SFBG I hope there’s a sequel.

TS It’s already written. And I use my background in a more direct way — and there’s a third book I’m working on now. And if I’m given an opportunity, I hope there will be much more of Michael Munroe.

Touching from a distance



HAIRY EYEBALL “Art enables us to meet my parents again after they have departed,” the contemporary Chinese artist Song Dong says in a statement that introduces his current show at Yerba Buena Center of the Arts. “In my art, they have never been away, and will live with us forever. I think they might still be worrying about our children and us. I wanted to have an exhibition where we would bring them back to us and tell them, ‘Dad and Mom, don’t worry about us, we are all well.’ “

Taking its title from that final reassurance of filial piety, this deeply personal and truly monumental exhibit is a testimony to Song’s sincere belief in the power of art as a means to connect. And you will likely leave a believer too. Art, as Song elaborates in the two decades of work collected here along with accompanying explanatory texts commissioned for the exhibit, allowed him to rebuild his once-strained relationship with his parents while they were still alive. It also allowed him to create a record of their lives together as a family who weathered the worst years of the Cultural Revolution (1966-76), and to help himself and his young daughter connect to the stories and the struggles of his parents’ generation.

Making daily life the stuff of creative practice has its art historical precedents in conceptual art, a label that has often been attached to Song’s output. But such contextualization is largely beside the point in the face of the electric current of emotions — sadness, longing, remorse, gratitude — that it’s hard not to feel while watching the earlier video pieces Song made with and about his father, or surveying the massive installation piece, titled Waste Not, that he collaborated on with his mother.

The video works, the first pieces viewers encounter, offer variations on a simple yet effective technique: Song films himself or someone else sitting in front of a projection of an earlier recorded interview (usually with his father), continually having the person align their face with the face of whoever is speaking in the projected video. Sometimes it is Song aligning himself with his father; sometimes with his father and mother. And in one piece, a viewer can put himself in a Song family portrait via a similar process (the resulting snapshots are uploaded to YBCA’s Flickr account). The effect is ghostly, blurring the projected subject and the filmed subject into a new, purely virtual being.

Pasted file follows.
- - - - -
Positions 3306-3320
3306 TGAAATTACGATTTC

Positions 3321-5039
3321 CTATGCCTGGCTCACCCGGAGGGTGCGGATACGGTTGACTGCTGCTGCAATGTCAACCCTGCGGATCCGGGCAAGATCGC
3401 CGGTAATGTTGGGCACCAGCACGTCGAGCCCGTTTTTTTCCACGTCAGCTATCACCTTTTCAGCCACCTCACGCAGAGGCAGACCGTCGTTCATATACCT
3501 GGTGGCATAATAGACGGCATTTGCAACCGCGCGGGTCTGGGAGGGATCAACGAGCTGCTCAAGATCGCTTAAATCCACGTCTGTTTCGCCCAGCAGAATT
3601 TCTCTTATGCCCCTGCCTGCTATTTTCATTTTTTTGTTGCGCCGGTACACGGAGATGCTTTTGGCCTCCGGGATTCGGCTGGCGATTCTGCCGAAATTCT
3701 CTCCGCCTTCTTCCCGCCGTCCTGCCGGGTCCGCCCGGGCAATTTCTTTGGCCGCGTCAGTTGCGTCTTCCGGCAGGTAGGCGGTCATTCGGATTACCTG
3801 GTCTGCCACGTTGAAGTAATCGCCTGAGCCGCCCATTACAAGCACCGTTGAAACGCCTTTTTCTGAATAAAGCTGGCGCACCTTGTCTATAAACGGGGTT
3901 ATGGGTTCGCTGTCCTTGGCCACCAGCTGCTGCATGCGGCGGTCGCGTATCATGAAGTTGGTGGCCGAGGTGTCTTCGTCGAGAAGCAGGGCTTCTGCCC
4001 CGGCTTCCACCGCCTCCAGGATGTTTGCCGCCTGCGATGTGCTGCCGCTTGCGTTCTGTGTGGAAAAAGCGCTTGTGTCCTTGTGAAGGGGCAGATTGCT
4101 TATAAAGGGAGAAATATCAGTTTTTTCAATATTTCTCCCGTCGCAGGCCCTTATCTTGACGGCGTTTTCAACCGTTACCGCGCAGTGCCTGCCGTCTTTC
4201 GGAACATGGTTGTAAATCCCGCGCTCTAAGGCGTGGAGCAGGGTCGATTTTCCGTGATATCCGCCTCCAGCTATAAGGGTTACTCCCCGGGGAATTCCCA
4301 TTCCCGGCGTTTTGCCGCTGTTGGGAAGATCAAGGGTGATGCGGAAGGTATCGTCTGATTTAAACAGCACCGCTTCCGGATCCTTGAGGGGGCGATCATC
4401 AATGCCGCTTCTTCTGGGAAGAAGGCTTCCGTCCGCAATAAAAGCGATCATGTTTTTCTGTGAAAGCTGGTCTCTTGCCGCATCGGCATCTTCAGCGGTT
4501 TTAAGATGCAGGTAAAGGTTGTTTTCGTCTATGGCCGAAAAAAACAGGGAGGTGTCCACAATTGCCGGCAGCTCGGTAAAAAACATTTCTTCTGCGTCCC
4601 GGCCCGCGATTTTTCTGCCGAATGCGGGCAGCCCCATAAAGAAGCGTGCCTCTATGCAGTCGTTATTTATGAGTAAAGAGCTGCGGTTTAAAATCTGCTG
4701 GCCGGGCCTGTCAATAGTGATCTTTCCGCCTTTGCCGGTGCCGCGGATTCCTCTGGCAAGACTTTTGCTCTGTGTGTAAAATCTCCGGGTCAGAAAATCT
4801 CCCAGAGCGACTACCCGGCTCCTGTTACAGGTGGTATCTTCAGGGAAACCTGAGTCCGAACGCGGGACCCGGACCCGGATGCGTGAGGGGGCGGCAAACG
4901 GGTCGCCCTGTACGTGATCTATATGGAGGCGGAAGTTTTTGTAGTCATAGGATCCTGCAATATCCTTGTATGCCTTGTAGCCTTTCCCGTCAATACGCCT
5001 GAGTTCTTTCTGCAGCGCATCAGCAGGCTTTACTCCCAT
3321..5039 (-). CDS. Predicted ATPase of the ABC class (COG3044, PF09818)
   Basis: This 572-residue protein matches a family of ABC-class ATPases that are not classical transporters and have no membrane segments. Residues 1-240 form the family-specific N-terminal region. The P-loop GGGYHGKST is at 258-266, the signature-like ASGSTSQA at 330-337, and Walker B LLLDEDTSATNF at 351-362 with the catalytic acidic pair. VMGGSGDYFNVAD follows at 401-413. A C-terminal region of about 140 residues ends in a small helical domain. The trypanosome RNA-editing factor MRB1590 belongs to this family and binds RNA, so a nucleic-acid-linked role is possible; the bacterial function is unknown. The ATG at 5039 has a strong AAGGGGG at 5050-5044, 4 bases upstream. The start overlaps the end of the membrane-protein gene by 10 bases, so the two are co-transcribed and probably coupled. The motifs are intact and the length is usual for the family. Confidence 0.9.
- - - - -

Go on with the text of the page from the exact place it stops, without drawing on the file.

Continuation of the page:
The sprawling Waste Not is undoubtedly the heart of “Dad and Mom,” which displays the entire contents of the house Song’s mother lived in for 60 years, and where she married and raised Song and his younger sister. Here, organized into neat piles that fill up YBCA’s entire large gallery, are the contents of a life: clothes, kitchen utensils, toiletries, school supplies, shopping bags, toys, shoes, furniture. At the center of the space hang the remains of the house’s walls and room, a skeleton of beams that seems an impossible vessel given the sheer volume of its former contents.

Having grown up amid the lean years of the Great Leap Forward, Song’s mother subscribed to the belief that nothing should go to waste (from which the installation takes it title), so she recycled and saved everything she could, from plastic bottles and fabric scraps to gasoline canisters and balls of string. Song, in turn, saw creating the installation with her as a way to continue this practice. By turning her accumulated junk into a traveling archive, nothing would have to be discarded and everything would be meaningfully preserved.

Originally conceived by Song in 2005 as a way to help his mother cope with the grief over her husband’s sudden death three years earlier, the work has now become a memorial to her memory as well. SONG DONG: DAD AND MOM, DON’T WORRY ABOUT US, WE ARE ALL WELL

Through June 12 Yerba Buena Center for the Arts 701 Mission, SF

(415) 978-2787


Xavier university



FILM “I’m not stupid.”

For most filmmakers, that goes without saying, but Xavier Dolan is careful to acknowledge both his talents and limitations. The 21-year-old French Canadian auteur, who wrote, directed, and starred in 2009’s I Killed My Mother, returns with the romantic farce Heartbeats. “I honestly did the film knowing that I would obviously not invent anything,” Dolan admits. “This is not revolutionary directing or writing.”

He is not, as he maintains, stupid: Dolan insists that only an ignorant filmmaker would write a story of unrequited love and label it unique. While the style of Heartbeats is very much Dolan’s creation, the film and its director are conscious of their influences.

“Everything in cinema, for me, has been done before the ’30s,” Dolan says. “And everything since has been repeated or recycled or renewed in some way. I’m not going to pretend to invent anything.”

Rather than run from the comparisons, Dolan embraces them, peppering Heartbeats with homages to the films, art, and literature that have inspired him. While the story is simple — friends Francis (Dolan) and Marie (Monia Chokri) both fall for stunning stranger Nicolas (Niels Schneider) — Dolan’s visual references give his film weight. As with his first movie, he draws from personal experience. But Heartbeats is more an amalgamation of stories than Dolan’s singular experience.

I Killed My Mother is, like, 97 percent autobiographical,” he notes. “The three percent is just to please my mother, because she doesn’t want me to say it’s 100 percent true. Heartbeats is not as autobiographical in the sense that it’s inspired from various love stories that I have recycled for the film.”